He notes that while at present there is no pricing advantage, it is not unlikely as the market develops. The more pricing comes to favour lower carbon intensity, the more incentive there will be for both project developers and debt issuers.
On his trip to Australia, CBI's Kidney told Banking Day “treasury people think it's a good angle [to access funding slightly more easily] while their origination teams like the angle of attracting new clients or offering a more interesting deal to existing corporate clients in the bond market”.
Kidney argues banks will often be among the first issuers not just to attract different investors but to provide a demonstration to potential corporate clients.
The investor base for ANZ's issue is not yet known but NAB's green bond exceeded expectations, launched with a target of A$150 million transaction and closing at a$300 million.
Both Curnow and Kidney argue one of the challenges as the market grows is greater transparency. Curnow says he doesn't have an issue with the asset base or other structures per se but what the investors are getting needs to be very clear. Kidney spoke of a concern "very pale green" bonds might be pushed as "dark green" bonds.
"There are some rules emerging in the market but at the same time there needs to be a way to grow investor demand for green assets," Kidney told Banking Day.
“Green” buildings for example have ranged from “shallow retrofits” to genuinely energy efficient new properties. Industry standards are clearly required for further maturity.
In a briefing note late last year on project bonds and infrastructure projects in Asia, Baker & McKenzie quoted a Bloomberg New Energy Finance (BENF) report that 2014 volumes for the first nine months were US$32.6 billion - more than double the entire volume in 2013 - with full-year volumes predicted to total US$40 billion.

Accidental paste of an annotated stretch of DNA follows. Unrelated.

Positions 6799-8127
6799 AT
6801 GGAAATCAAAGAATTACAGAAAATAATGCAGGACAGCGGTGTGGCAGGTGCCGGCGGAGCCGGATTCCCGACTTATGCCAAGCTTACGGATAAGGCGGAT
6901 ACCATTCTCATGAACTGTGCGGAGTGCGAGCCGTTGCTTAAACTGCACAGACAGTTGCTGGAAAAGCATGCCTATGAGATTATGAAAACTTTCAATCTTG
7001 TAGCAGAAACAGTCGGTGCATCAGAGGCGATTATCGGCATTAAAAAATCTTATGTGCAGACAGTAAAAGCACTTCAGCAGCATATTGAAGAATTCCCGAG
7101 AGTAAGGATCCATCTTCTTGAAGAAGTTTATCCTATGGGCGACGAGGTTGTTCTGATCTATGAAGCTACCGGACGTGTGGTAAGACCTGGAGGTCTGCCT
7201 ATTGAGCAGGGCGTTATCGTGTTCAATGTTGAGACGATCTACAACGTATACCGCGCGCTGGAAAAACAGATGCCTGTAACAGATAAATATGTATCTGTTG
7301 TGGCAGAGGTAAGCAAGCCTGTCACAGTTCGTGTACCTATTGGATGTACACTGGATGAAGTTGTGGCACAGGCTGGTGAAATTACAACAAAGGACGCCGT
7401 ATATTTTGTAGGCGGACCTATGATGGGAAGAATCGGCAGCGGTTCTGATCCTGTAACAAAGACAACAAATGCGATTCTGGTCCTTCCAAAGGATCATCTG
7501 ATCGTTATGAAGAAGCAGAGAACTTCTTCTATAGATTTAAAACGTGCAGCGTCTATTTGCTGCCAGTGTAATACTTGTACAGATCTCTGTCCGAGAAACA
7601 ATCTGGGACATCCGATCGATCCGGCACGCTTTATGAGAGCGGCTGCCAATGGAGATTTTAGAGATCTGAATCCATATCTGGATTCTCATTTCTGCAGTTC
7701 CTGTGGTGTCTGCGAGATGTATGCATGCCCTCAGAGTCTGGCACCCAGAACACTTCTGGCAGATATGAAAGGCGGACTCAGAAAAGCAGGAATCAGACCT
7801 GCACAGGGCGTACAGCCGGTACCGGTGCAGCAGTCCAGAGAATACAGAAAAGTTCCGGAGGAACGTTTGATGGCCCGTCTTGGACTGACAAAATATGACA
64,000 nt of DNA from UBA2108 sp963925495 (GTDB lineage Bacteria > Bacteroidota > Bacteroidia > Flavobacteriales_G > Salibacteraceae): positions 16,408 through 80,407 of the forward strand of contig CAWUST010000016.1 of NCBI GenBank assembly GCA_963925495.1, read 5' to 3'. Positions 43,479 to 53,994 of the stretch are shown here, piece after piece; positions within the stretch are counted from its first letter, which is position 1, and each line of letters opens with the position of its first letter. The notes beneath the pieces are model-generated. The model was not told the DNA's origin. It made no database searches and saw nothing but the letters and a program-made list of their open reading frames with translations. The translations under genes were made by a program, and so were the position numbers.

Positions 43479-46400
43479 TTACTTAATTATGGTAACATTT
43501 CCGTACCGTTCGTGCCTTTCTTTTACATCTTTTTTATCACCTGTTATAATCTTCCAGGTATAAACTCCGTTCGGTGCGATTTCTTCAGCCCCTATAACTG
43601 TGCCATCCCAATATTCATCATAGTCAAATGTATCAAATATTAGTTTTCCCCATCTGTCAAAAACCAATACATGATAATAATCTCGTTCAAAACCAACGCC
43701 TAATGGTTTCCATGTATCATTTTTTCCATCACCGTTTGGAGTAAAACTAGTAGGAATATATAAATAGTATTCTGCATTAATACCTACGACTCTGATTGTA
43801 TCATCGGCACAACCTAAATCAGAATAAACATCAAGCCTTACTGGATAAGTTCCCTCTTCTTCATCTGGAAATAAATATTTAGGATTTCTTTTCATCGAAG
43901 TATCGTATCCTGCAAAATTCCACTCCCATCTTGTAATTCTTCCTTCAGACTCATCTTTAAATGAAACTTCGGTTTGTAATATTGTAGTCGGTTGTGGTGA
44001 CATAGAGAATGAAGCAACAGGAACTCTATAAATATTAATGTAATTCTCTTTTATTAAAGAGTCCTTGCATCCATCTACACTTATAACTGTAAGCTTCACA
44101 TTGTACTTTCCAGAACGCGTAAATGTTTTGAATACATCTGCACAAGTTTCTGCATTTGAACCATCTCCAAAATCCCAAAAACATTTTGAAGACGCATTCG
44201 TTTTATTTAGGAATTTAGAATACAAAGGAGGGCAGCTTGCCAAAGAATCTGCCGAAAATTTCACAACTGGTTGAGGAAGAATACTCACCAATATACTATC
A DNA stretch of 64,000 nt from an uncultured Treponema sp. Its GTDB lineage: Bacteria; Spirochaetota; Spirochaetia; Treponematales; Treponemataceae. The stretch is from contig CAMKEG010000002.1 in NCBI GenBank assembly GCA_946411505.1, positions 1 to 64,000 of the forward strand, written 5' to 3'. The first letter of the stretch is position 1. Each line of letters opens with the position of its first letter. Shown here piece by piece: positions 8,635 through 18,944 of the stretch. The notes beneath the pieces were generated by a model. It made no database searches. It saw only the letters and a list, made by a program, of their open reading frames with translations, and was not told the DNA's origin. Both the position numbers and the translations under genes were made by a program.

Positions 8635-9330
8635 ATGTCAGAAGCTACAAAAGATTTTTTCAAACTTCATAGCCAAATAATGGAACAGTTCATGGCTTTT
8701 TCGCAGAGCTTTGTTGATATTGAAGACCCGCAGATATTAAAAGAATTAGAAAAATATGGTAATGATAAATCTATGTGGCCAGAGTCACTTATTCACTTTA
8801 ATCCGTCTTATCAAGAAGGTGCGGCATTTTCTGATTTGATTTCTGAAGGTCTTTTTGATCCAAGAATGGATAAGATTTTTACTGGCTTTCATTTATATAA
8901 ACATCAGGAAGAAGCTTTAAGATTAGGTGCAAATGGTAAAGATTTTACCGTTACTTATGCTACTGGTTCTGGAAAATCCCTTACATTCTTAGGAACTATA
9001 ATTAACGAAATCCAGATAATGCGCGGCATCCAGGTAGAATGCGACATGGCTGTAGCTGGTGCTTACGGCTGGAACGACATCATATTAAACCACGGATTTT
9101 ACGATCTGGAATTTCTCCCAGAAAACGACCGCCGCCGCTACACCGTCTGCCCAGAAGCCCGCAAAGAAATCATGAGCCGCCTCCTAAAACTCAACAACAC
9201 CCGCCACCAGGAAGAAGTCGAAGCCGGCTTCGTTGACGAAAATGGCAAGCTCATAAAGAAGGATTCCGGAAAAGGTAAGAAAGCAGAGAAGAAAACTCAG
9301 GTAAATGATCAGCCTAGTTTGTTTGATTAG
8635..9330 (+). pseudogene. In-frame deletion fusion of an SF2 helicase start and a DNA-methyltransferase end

“Leadership in the green bond market has come largely from multilaterals or development banks, such as the European Investment Bank with its 'Climate Awareness Bond' and the World Bank through the International Finance Corporation,” the note said. “However private players and banks are increasingly issuing such bonds.”
It is possible but not certain that the growing trend of divestment by a growing number of investors will fuel the market for green investments and hence the creation of new assets.
Baker & McKenzie said “the key drivers appear to be concerns about the environmental and climate impacts of (the divested) companies' activities, moral and ethical standards, portfolio diversification and the growing spectre of asset stranding (where changing values or investment paradigms increasingly render such assets stranded from prevailing values)”.
The firm noted at the UN Climate Summit 2014 it was announced more than 160 institutions and local governments and over 500 individuals had committed to divesting US$50 billion from fossil fuels within the next 3-5 years and would re-invest in new energy sources. (Bear in mind BENF estimated the global stock market value of fossil fuels assets is over US$5 trillion.)
However, divestment from carbon intensive energy doesn't necessarily mean investment in clean energy.
Capital seeks the highest return, all things being equal. BENF's White Paper argued more green bonds, more yield companies and more special purpose vehicles - together delivering scale, liquidity and positive perceptions about the future of the sector - are needed.
At the end of the day, price signals drive real shifts in capitalist economies. In Australia, the carbon tax did just that. But consider what is happening as the oil price collapses and new gas sources are brought on stream at cheaper costs: certainly coal continues to be punished but investment funds are now flowing to gas – cleaner but not clean – rather than the “green” assets like solar and wind.